The study was funded by Impax Laboratories, which is developing IPX203.

Abstract No. 005

AAN: SUDEP Incidence 1 in 4,500 Children, 1 in 1,000 Adults/Year

TUESDAY, April 25, 2017 (HealthDay News) -- The incidence of sudden unexpected death in epilepsy (SUDEP) is 0.22 per 1,000 patient-years for children and 1.2 per 1,000 patient-years for adults, according to a new guideline published online April 24 in Neurology to coincide with the annual meeting of the American Academy of Neurology, held from April 22 to 28 in Boston.

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AAN: Apomorphine May Shorten 'Off' Time for Parkinson's Patients

MONDAY, April 24, 2017 (HealthDay News) -- Apomorphine may help patients with advanced Parkinson's disease when levodopa stops working, according to a study presented at the annual meeting of the American Academy of Neurology, held from April 22 to 28 in Boston.

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AAN: Early Research Promising for Immunotherapy in MS

FRIDAY, April 21, 2017 (HealthDay News) -- An experimental immune-system therapy appears safe for patients with progressive forms of multiple sclerosis, and may ease symptoms in some, according to a study presented at the annual meeting of the American Academy of Neurology, held from April 22 to 28 in Boston.

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AAN: Cannabis-Based Medicine May Help Tough-to-Treat Epilepsy

WEDNESDAY, April 19, 2017 (HealthDay News) -- Cannabidiol may reduce seizures in patients with Lennox-Gastaut syndrome, according to a study presented at the annual meeting of the American Academy of Neurology, held from April 22 to 28 in Boston.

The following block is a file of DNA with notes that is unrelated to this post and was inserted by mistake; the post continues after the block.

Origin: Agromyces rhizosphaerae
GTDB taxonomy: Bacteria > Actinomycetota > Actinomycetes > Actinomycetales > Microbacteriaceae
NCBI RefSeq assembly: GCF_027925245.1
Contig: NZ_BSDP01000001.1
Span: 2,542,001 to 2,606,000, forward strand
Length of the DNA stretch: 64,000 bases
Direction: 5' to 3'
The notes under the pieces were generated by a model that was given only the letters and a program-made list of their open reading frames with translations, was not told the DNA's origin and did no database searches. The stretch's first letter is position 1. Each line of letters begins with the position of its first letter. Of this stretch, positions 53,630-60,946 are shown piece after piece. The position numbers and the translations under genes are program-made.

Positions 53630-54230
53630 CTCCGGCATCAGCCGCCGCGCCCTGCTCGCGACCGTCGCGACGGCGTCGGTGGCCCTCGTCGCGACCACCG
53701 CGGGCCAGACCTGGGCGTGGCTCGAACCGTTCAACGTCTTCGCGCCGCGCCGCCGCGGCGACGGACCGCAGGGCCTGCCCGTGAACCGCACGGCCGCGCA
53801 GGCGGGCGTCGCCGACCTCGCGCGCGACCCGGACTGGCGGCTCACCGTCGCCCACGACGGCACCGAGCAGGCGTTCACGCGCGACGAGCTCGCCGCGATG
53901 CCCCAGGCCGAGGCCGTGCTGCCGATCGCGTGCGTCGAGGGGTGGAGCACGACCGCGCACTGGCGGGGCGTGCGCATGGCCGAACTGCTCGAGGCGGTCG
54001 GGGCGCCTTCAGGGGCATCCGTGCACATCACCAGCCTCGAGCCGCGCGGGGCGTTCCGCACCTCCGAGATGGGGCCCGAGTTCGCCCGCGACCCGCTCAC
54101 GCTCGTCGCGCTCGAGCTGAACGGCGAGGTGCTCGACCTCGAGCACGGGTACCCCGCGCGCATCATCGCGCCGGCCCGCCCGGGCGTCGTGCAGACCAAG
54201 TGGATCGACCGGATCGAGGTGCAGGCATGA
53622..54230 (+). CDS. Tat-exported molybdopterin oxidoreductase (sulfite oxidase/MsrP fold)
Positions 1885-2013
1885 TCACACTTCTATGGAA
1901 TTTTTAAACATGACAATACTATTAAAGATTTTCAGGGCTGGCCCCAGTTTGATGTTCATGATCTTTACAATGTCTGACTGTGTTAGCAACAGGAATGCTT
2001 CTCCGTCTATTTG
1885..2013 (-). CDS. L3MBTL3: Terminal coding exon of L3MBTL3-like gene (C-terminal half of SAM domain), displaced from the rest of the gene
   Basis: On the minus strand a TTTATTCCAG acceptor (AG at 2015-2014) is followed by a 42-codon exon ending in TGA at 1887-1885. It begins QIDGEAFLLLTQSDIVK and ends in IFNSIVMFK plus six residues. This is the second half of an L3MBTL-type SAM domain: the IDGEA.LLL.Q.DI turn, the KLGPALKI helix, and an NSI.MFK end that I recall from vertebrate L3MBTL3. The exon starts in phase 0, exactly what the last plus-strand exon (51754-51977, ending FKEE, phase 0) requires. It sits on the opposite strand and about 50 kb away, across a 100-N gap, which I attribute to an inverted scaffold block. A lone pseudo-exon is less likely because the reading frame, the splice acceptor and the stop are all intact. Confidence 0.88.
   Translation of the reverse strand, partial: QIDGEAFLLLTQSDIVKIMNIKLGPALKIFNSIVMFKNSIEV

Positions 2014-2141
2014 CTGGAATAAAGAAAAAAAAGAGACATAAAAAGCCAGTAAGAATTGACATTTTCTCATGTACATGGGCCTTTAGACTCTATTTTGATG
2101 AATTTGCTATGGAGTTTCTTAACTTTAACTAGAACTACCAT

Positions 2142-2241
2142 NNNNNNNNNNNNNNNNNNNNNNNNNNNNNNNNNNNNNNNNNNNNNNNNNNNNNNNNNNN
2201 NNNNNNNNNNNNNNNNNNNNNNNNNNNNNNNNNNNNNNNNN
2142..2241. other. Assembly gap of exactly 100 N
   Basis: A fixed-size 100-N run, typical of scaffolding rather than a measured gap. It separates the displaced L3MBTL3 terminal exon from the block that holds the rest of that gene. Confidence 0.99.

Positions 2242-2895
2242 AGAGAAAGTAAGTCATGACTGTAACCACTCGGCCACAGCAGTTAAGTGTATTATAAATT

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AAN: Females at Higher Risk for Sports-Related Concussions

THURSDAY, March 2, 2017 (HealthDay News) -- Female athletes appear to be more likely than males to suffer concussions during their careers on the field, according to a study scheduled for presentation at the upcoming annual meeting of the American Academy of Neurology, to be held from April 22 to 28 in Boston.

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AAN: Certain Symptoms Predictive of Worsening MS

THURSDAY, March 2, 2017 (HealthDay News) -- Multiple sclerosis (MS) is more likely to progress to advanced disease among patients who suffer from fatigue and limited use of their legs, according to a study scheduled for presentation at the upcoming annual meeting of the American Academy of Neurology, to be held from April 22 to 28 in Boston.

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AAN: Mercury in Seafood May Be Tied to Higher Risk of ALS

TUESDAY, Feb. 21, 2017 (HealthDay News) -- Consumption of mercury-laden seafood is associated with risk of developing amyotrophic lateral sclerosis (ALS), according to a study scheduled for presentation at the upcoming annual meeting of the American Academy of Neurology, to be held from April 22 to 28 in Boston.

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AAN: Repeat Head Injuries Do Not Affect Motor Skills in NFL Players

MONDAY, Feb. 20, 2017 (HealthDay News) -- Repetitive head injuries may not cause movement disorders for former National Football League (NFL) players, according to a study scheduled for presentation at the upcoming annual meeting of the American Academy of Neurology, to be held from April 22 to 28 in Boston.